Why Does My Hair Get Curly When Wet?

The hydrogen bonds within the hair shaft are broken when hair becomes wet. This causes the hair to reform into its natural curl pattern due to the water molecules altering the protein structure of the hair.

The reason behind the change in hair texture when wet lies in the molecular structure of the hair. Human hair comprises a protein called keratin, which contains hydrogen bonds that determine the hair’s shape. When water penetrates the hair shaft, it disrupts these hydrogen bonds, allowing the hair to temporarily become more pliable and take on a curly or wavy appearance.

This is why some people experience a change in hair texture when exposed to moisture, resulting in the familiar phenomenon of curly or wavy hair when wet.

Hair’s Curly Reaction To Water

When hair comes into contact with water, it can undergo a curly reaction due to the structure and composition of the hair strands. The science behind water’s effect on hair lies in the molecular arrangement of the hair shaft and how it interacts with water molecules. This interaction leads to the temporary alteration of the hair’s shape, resulting in curls or waves.

Factors influencing the curly reaction

Several factors influence the extent of the curly reaction when hair gets wet. The porosity of the hair, its natural texture, and the presence of chemical treatments all play a role in determining how it responds to water. Additionally, environmental factors such as humidity levels can contribute to the curly transformation of hair when exposed to moisture.

Hair Structure And Hydration

The structure of hair and its response to hydration is a complex process. Keratin, the main protein in hair, determines its shape. When hair comes into contact with water, hydrogen bonds within the keratin molecule temporarily break, allowing the hair to change form. The degree of porosity in the hair affects how it interacts with moisture. Higher porosity leads to more excellent water absorption, causing the hair to become more curly when wet. Understanding hair structure and hydration can help you choose the right products and treatments to manage and style curly hair.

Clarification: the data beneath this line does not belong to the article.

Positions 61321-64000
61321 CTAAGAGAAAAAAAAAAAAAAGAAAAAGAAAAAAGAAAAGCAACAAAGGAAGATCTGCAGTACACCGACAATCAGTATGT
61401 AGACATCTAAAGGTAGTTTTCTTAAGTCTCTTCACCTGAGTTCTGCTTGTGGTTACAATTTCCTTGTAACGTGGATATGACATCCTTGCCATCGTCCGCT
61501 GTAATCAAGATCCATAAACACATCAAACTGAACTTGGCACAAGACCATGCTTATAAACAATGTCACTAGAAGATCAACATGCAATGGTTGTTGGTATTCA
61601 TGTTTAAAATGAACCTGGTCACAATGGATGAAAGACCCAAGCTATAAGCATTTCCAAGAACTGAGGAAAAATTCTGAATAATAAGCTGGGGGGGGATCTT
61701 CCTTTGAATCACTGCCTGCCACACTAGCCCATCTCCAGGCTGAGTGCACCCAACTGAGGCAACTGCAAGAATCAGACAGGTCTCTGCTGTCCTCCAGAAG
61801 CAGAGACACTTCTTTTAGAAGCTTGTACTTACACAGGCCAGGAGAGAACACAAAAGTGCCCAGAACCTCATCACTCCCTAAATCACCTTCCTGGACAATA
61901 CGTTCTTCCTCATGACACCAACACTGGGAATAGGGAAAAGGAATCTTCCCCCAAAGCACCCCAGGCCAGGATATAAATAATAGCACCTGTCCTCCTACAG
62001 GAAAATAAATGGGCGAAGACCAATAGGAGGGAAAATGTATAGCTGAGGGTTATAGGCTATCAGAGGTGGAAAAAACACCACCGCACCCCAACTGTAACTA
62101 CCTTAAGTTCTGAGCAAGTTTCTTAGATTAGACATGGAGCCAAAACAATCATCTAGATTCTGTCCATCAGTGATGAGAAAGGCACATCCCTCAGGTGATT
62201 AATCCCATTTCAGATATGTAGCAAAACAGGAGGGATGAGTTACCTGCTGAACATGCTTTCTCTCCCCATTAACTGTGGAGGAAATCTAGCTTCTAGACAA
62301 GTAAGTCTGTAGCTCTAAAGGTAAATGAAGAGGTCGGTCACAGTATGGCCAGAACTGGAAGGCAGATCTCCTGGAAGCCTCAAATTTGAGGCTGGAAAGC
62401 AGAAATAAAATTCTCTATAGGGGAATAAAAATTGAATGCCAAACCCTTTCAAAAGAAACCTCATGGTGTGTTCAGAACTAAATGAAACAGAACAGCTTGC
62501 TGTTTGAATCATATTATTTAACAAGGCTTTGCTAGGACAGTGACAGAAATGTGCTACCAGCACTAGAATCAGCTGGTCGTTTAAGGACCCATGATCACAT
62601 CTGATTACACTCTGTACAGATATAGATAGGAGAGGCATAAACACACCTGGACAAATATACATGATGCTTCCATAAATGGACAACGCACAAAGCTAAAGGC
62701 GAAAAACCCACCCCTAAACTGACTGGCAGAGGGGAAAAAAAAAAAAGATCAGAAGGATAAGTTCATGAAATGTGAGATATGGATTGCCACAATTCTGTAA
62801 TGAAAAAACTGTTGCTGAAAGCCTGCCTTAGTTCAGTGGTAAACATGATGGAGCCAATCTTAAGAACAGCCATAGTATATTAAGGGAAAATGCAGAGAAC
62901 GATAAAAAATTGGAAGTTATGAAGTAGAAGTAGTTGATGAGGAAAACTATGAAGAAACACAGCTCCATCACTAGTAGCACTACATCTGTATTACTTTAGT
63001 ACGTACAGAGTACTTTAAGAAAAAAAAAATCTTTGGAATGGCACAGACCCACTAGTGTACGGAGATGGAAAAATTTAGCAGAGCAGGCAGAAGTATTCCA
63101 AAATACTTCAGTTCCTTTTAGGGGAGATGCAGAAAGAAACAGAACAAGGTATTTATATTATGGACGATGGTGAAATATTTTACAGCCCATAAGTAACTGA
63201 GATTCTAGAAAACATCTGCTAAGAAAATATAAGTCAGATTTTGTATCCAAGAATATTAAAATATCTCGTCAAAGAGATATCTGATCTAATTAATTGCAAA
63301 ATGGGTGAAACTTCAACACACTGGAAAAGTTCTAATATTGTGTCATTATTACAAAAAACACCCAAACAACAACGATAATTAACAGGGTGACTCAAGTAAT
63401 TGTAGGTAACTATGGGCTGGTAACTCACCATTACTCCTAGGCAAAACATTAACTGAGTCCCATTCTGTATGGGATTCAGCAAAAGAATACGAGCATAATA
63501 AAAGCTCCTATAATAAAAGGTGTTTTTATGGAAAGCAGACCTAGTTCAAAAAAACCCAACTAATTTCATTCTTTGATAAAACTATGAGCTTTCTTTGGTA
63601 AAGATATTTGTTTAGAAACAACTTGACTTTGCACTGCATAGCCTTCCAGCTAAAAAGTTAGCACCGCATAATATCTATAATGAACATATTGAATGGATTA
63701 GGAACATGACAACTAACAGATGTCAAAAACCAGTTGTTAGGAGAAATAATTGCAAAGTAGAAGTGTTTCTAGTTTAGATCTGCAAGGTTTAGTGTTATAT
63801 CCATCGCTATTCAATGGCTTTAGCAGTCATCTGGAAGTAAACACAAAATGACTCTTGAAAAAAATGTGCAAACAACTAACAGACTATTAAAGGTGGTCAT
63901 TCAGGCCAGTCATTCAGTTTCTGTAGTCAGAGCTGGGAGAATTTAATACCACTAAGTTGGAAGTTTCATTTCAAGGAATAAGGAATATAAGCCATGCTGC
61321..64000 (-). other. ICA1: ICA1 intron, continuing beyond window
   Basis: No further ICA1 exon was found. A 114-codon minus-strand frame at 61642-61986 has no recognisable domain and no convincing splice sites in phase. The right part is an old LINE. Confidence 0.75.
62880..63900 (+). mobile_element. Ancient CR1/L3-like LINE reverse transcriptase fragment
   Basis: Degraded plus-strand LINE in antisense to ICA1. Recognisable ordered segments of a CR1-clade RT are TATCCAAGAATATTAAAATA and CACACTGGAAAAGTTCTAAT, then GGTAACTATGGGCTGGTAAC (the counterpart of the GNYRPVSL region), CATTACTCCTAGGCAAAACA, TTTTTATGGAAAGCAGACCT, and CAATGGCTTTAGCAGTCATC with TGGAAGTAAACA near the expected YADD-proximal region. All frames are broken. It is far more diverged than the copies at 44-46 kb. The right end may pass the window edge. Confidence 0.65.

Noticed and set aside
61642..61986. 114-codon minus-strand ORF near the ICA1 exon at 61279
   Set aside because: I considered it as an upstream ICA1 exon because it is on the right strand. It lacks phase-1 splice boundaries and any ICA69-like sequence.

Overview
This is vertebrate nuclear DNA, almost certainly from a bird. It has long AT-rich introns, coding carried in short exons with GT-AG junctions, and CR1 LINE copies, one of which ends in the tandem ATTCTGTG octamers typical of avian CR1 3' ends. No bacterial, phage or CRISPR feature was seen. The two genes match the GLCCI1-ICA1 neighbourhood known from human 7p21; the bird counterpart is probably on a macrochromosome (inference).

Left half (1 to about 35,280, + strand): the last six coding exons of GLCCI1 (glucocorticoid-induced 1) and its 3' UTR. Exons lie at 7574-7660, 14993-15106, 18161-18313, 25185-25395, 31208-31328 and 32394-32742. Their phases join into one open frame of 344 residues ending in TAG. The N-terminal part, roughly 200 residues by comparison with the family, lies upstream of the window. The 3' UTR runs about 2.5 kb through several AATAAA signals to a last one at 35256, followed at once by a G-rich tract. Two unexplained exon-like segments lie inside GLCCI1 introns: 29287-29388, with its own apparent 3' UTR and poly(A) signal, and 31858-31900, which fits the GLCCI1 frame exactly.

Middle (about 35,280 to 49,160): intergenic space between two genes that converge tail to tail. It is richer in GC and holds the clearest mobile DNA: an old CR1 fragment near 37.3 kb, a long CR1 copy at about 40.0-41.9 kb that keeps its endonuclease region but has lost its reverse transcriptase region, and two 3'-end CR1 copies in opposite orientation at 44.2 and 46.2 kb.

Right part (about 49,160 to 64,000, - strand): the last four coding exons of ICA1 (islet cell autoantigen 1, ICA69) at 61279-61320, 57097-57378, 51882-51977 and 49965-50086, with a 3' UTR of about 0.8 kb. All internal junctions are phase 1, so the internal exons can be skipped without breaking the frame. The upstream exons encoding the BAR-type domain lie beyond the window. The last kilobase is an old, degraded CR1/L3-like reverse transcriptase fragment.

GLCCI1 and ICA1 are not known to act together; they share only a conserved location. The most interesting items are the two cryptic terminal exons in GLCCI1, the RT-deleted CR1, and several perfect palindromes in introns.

Why Hair Curls With Moisture

When hair comes into contact with moisture, it causes the hair shaft to swell. This swelling disrupts the existing bonds within the hair, allowing it to take on a more expanded shape. The disrupted bonds make the hair more flexible and responsive to shaping. Consequently, when the coat dries, it retains the altered form, resulting in curly or wavy hair. This phenomenon occurs due to keratin’s unique structure and composition within the hair shaft. The hydrogen bonds are particularly affected by water, leading to the contraction-expansion cycle that results in curly hair once it dries.

Managing Wet Curls

Curly hair tends to change its shape and texture when exposed to water. It absorbs moisture, causing the hair shaft to swell and create curls or waves. To manage wet curls, following specific tips for maintaining hair health is essential. First, it’s crucial to select the right products designed for curly and wavy hair to prevent frizz and enhance moisture retention. Additionally, adopting best practices for showering, such as using lukewarm water, can help maintain hair texture. When transitioning from wet to dry hair, suitable styling techniques, such as scrunching or plopping, can preserve the natural curl pattern and reduce breakage. By incorporating these strategies, individuals can effectively manage their wet curls and maintain healthy, vibrant hair.


Understanding why hair gets curly when wet is a complex mix of genetics and chemistry. Embracing your natural hair texture can be liberating, and many techniques and products help maintain and enhance your curly hair. By taking good care of your curls and embracing their unique beauty, you can rock your wet curls with confidence!

Frequently Asked Questions Of Why Does My Hair Get Curly When Wet

Why Does Hair Get Curly When Wet?

When hair gets wet, the hydrogen bonds within the shaft are temporarily broken, allowing the hair to be reshaped. This causes the hair to form curls or waves. The shape of the hair fibres and the moisture level both play a role in the extent of curliness.

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